Preferred dimensions in mm are given in the Figures.
       Referring to the drawings, FIG. 1 shows three parts of a window-frame section 100, namely a central portion 10 and inner and outer portions 20 and 30. Preferred dimensions of the various parts of portions 10, 20 and 30 are given in millimetres in FIG. 1.
       Central portion 10 is made of a thermally-insulating synthetic material such as a glass-reinforced profile of polyester/phenolic resin material. It is of extruded or pultruded material and is manufactured with the various projections and channels necessary to accommodate the glazing units and beads and to fit in the surrounding aperture in a building wall. Portion 10 has an inner face part 11 with ends 12, 14 which are angled at 20° in the manner of a dove-tail joint. Similarly, outer face part 16 has angled ends 17 and 19.
       Inner frame portion 20 has a thickness of 2 mm and is of stainless steel prepared from a solid shape by means of a hot rolling and cold drawing process. It has a channel 21 which has angled ends 22, 24 and is arranged to slide on to face part 11 of portion 10 to be fixedly attached thereto.
       Outer frame portion 30 also has a thickness of 2 mm and is made of the same material as portion 20. It, too, has a channel 31 with angled ends 32, 34 which engage with the ends 17, 19 of face part 16 to fixedly attach portion 30 to portion 10.
       The assembled window-frame section is shown in FIG. 2. To form a frame, lengths of the composite section are connected at the corners by welding or by means of adhesive or mechanical fixings.
       The above described window frame has numerous advantages. For example, the material of portion 10 gives considerable strength to the window frame. Moreover, all the projections and channels are provided on the portion 10, so that the steel sections 20 and 30 have shapes which are simple to produce by rolling. A thermal break is provided by portion 10, while allowing the window to have the internal and external appearance of stainless steel which is attractive and does not corrode. Alternatively, it can be readily coated with polyester powder. Moreover, the steel sections are relatively narrow, so that the window has good sight-lines.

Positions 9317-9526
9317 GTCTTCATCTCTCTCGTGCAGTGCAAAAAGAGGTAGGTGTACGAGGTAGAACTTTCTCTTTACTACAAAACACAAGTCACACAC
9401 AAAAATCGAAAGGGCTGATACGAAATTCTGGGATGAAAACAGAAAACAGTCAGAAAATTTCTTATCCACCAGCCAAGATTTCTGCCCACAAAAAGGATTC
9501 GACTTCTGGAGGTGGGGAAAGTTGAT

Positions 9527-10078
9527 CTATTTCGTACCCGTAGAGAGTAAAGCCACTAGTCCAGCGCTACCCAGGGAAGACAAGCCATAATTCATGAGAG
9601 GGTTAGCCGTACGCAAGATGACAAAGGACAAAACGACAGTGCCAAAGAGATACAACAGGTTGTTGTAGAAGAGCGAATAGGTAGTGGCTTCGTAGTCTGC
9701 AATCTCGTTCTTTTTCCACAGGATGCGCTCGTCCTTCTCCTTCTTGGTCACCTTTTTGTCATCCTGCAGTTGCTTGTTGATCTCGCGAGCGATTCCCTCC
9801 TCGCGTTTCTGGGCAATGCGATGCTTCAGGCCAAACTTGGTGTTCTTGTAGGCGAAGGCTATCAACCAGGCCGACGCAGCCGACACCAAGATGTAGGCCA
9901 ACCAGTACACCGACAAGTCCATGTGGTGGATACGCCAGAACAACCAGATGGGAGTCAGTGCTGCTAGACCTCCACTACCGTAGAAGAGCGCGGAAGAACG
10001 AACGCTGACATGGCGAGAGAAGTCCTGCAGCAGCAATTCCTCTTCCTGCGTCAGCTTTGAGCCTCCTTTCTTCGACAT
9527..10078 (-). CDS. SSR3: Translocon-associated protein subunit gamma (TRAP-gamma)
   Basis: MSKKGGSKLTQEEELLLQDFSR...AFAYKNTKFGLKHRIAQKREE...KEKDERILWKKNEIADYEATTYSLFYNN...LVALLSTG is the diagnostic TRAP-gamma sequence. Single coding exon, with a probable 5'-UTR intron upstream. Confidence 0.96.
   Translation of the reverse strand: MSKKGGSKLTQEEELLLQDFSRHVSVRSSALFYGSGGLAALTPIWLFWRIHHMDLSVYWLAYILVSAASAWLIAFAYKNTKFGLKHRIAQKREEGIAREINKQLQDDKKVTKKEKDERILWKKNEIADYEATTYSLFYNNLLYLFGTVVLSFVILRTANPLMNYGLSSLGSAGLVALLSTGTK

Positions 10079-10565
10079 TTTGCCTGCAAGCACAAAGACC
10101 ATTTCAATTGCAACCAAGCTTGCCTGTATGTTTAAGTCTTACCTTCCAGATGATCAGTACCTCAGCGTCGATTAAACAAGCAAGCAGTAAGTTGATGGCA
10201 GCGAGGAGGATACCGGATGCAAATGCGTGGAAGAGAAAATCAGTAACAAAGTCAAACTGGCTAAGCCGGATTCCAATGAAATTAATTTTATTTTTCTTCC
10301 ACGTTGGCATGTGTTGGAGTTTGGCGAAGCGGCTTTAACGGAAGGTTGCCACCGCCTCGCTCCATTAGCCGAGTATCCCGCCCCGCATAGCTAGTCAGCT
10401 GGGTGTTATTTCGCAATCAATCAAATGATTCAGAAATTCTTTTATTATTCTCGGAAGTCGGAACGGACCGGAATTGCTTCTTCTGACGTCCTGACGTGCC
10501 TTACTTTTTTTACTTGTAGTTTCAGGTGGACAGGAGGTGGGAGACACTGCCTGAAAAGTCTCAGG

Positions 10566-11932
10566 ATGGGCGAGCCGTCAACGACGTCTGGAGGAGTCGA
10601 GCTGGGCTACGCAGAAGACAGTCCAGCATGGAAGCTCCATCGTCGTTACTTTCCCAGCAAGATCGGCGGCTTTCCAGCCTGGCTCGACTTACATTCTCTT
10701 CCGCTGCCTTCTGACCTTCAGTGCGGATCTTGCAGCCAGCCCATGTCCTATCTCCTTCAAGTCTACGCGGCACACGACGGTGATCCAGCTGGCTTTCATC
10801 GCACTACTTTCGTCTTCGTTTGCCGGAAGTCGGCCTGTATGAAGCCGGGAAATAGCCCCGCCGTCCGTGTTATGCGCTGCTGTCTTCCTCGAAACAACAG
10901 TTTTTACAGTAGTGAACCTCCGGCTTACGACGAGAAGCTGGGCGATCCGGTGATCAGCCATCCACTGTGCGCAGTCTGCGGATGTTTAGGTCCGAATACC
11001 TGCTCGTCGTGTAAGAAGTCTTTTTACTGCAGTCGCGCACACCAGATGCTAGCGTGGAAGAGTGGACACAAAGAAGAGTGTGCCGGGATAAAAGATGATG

Use of such window frames also provides greater flexibility in shape and finish. For example, the portions 20 and 30 may be of any desired material such as carbon steel, aluminium or another metal or alloy, wood, plastics material such as PVC, and the portions on a single frame may be of a different material and/or colour.
       Various modifications may be made to the above-described embodiment to cater for different applications. For example, FIG. 3 shows a fixed window frame with a longer outer portion 40 instead of portion 30. Alternatively, as shown in FIG. 4, a longer outer portion 40 is combined with an inverted portion 30 on the inside instead of portion 20.
       Portions 20, 30 and 40 may be arranged to snap onto faces 11 and 16 of portion 10 rather than to slide thereon.
       The window frame section can also be used in opening windows as illustrated in FIGS. 5 to 8 which show open out vents. FIG. 5 shows the parts of a fixed window frame section 400 and a relatively movable window frame section 500. In similar fashion to window frame section 100 of FIG. 1, section 400 comprises a thermally-insulating central portion 410 and inner and outer stainless steel portions 20 and 30. Section 500 also comprises a thermally-insulating portions 510 and two stainless steel portions 30. Again the central portions 410, 510 and manufactured with all the shaped projections to receive the glazing units and the seals and to engage the surrounding aperture in the building wall.
       FIG. 6 shows the assembled window frame sections 400, 500 of FIG. 5 in their installed disposition.
       Modified assemblies are possible, e.g. FIG. 7 shows an opening window-frame in which the steel portion 30 of section 400 is replaced by a longer outer portion 40. Alternatively in the modification of FIG. 8, section 400 is further modified in that it has a longer inner portion 30 instead of portion 20.
       In general, the same modifications may be made to the window frame sections of FIGS. 5 to 8 as mentioned in connection with FIGS. 1 to 4.
       For all the described embodiments, the dimensions are given only as examples preferred thickness of the portions 20, 30 and 40 lie in the range 1.5 mm to 3 mm and the preferred angles of the ends 12, 14, 17, 19, 22, 24, 32, 34 lie within the range of 15° to 30°.
       The various embodiments of the invention permit a flexible design process. It will be noted that only three differently-shaped steel portions 20, 30 and 40 are required to provide a wide range of options. If windows of a different thickness are required, e.g. to increase the separation of the glazing sheets, it is relatively simple to vary the size of the extruded/pultruded portion 10, 410, 510.